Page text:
Japanese textbook distorts history, stirs fury
The Chinese Government expressed its strong indignation at the approval of the right-wing inspired textbook which "confounds black and white," said Vice-Foreign Minister Qiao Zonghuai.
Qiao urgently summoned Japanese Ambassador Anami Koreshige yesterday afternoon and lodged solemn representations against the textbook , saying the essence of the issue is whether Japan can accurately view its history of militarism and aggression.
"The textbook will be vehemently condemned by people from all Asian countries that have been victimized by Japan, including the Chinese," said Qiao, demanding the Japanese Government honour its commitments regarding history and calling for measures to offset any negative impacts it may have.
According to the Foreign Ministry, Chinese ambassador to Japan Wang Yi delivered a similar representation to the Japanese Government in Tokyo yesterday afternoon.
The Japanese Education Ministry yesterday approved the controversial book published by Fuso Publishing as one of eight that can be used to teach students aged 13 to 15 from April 2006.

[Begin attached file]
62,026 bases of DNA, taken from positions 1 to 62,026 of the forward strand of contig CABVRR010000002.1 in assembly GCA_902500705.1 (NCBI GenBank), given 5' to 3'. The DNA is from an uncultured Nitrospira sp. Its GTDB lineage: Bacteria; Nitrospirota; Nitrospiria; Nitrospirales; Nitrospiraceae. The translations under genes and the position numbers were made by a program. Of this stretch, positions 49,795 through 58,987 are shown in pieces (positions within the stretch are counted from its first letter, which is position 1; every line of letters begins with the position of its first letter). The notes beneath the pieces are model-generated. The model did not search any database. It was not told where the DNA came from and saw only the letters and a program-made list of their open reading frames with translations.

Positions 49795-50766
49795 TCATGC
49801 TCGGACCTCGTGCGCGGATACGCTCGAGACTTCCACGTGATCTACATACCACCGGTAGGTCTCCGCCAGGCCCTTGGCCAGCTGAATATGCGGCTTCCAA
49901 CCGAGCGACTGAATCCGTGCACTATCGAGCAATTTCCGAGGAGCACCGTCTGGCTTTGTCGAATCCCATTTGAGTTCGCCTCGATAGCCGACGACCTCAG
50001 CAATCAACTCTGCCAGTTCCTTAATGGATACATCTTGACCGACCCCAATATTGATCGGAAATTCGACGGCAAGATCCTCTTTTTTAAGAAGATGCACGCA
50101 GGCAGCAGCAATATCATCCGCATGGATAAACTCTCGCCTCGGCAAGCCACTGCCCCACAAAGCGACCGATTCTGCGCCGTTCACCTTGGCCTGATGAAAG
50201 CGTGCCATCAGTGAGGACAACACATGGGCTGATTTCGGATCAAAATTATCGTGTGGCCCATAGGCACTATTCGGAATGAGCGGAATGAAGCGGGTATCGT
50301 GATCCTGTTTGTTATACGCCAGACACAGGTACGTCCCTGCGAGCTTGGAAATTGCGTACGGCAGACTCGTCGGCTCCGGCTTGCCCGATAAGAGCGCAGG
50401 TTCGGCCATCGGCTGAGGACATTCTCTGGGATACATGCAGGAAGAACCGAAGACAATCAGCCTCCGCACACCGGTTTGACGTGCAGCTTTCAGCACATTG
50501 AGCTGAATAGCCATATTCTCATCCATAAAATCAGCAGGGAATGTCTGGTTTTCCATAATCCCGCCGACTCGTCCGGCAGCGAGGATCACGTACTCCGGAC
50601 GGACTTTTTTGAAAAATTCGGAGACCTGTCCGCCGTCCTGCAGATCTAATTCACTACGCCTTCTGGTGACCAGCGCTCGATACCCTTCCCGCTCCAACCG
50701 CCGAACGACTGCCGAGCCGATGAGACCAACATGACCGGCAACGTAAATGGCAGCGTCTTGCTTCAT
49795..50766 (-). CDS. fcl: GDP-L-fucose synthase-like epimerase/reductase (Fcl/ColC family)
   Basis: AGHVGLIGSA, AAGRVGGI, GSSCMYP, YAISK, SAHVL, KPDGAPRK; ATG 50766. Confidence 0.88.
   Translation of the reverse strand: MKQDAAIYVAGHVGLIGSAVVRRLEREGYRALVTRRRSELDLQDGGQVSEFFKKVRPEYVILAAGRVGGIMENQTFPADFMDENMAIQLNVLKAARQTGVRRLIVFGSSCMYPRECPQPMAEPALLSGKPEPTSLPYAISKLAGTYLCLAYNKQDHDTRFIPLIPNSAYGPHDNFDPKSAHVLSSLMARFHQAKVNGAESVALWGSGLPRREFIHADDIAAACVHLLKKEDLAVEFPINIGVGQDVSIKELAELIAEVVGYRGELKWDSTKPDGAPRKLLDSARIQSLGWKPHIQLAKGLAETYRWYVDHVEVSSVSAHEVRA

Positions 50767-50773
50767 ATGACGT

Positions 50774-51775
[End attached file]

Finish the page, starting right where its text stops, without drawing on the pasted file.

The book is an updated version of the one which triggered formal protests from Beijing and Seoul upon its release in 2001. The book was adopted in 2002 by only about 0.03 per cent of schools following objections from local education boards and teachers.
The updated book refers to the 1937 Nanjing Massacre - in which some historians say at least 300,000 civilians and disarmed soldiers were killed by Japanese invading troops - as an "incident" in which "many" Chinese were slain.
Japan's move is likely to spark protests and hurt the country's already strained relations with Beijing and Seoul over historic and territorial disputes, analysts said.
"I don't think the rightists can deceive all the Japanese people," she said.
More than 10 million Chinese have signed an online petition to oppose Japan's move to seek a permanent seat on the UN Security Council and a number of public protests have broken out in cities.
Chinese Foreign Ministry spokesman Qin Gang said yesterday the Japanese side should "treat Chinese people's concerns over the issue correctly" and "handle historic issues closely related to Chinese people's feelings properly."
He called on the Chinese public to express their will "in a reasonable way," and pledged that China would protect the lives and property of Japanese citizens in the country.
Jiang Ruiping, a professor from Beijing-based China Foreign Affairs University, said he feared that strained political relations have affected the economic relationship of China and Japan.
Trade growth between the two countries last year was lower than that between China and its other trading partners, such as the European Union, the United States and the Association of Southeast Asian Nations, he said.
(China Daily 04/06/2005 page1)